The Double-Edged Sword of AI Adoption

Is it morally and ethically appropriate to use ChatGPT (or similar AI system) for work and education-related written communications?

With both a pre-teen and a full-fledged teenager at home attempting to use ChatGPT for homework assignments (contrary to my advice regarding its negative impact on their ability  to problem solve and think critically), I have come to question whether I should be using ChatGPT myself for work-related communications. It seemed a bit hypocritical. If I ask my children to think and write on their own, shouldn’t I?

In May 2023 Emma Goldberg wrote an article on this subject for the New York Times, claiming that we spend up to 5 hours a day writing emails – a disproportionately large part of a workday. Shortening and making this time more effective, and even creating better and more to-the-point responses feels like a no-brainer.

Emma experimented by using ChatGPT to write all  her work communications for one week.

The most prominent result?  The AI bot, unsurprisingly, could not capture the emotional tone of her standard online conversations. One co-worker even answered “OK, wait, let me get the ChatGPT to make a sentence.”

Capturing emotional nuance appears to be the most difficult challenge of AI. Despite their increasing sophistication and interactive capabilities, AI bots cannot escape “programmed” lineage. Designed to assist humans in specific mechanistic tasks, they do not yet have the capability to make emotional connections or create the proper or intended tone of a conversation.

Despite their limits, can (and should) AI bots assist people with disabilities who might be struggling to express themselves? There are clearly benefits.

Through the application of advanced natural language processing capabilities, people with disabilities can find assistance to write and express their thought process more accurately and comprehensively. For people on the autism spectrum, AI can also help bridge the communication gap they may experience.

In Kazakhstan, one interesting project aims to provide the blind and visually impaired better access to information in both educational and professional settings. In the study, researchers introduced the integration of cloud-based automatic speech recognition (ASR) and text-to-speech (TTS) technologies with ChatGPT, to provide individuals with visual impairments a natural interface for information access.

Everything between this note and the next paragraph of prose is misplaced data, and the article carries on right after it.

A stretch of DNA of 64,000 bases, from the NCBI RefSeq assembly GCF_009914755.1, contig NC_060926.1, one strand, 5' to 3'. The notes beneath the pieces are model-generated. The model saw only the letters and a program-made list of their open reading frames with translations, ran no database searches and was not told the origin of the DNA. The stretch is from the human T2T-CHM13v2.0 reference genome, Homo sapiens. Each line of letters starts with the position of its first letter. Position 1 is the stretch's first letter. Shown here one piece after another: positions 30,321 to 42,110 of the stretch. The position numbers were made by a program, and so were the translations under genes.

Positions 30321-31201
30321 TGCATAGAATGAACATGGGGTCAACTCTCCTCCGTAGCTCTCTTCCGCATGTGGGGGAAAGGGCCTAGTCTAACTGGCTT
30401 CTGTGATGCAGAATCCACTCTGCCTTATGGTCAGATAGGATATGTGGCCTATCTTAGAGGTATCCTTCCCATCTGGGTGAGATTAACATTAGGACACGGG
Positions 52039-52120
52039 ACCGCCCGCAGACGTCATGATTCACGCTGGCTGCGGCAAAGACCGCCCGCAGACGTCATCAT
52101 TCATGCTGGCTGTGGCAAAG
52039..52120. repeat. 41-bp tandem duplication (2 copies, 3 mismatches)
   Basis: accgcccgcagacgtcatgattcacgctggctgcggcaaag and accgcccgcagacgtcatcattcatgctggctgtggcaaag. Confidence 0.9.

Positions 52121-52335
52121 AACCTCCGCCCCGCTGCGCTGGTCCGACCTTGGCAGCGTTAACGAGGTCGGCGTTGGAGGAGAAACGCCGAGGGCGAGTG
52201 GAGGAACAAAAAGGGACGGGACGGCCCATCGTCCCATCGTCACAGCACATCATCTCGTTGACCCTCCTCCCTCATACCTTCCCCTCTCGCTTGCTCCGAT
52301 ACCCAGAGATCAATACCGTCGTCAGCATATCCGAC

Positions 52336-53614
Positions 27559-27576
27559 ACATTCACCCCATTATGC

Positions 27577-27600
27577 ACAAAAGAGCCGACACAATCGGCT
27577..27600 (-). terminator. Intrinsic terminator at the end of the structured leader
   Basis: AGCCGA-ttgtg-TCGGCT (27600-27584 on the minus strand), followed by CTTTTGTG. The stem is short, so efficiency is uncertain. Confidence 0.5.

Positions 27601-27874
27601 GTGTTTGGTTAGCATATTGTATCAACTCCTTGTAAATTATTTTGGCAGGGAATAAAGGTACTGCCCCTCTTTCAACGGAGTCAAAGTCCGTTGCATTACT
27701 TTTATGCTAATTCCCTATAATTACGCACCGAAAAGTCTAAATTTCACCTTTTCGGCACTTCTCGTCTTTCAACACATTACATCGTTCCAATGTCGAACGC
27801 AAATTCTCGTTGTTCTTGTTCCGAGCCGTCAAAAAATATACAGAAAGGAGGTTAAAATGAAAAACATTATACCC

In this application of AI, the system architecture comprises ChatGPT, a messenger bot (Telegram), ASR, and a TTS module. The messenger bot acts as a user interface, enabling users to engage with ChatGPT. Visually impaired and blind individuals submit their requests to ChatGPT through voice messages via the messenger bot.  Subsequently, the ASR module transcribes the voice messages into text, as ChatGPT processes text-based prompts. The ChatGPT module then analyzes the text inputs and generates responses in textual form. These textual responses are transformed into audible speech through the TTS module. Ultimately, the text and voice responses are delivered to the messenger bot for user interaction. This innovative configuration works in both English and Kazak now.

AI is rapidly penetrating our daily lives – and will become more integral to work and education in the future. As this trend continues, decision makers must be diligent to understand how, and the extent to which, people are applying it, and both the positive and negative implications of such use.  


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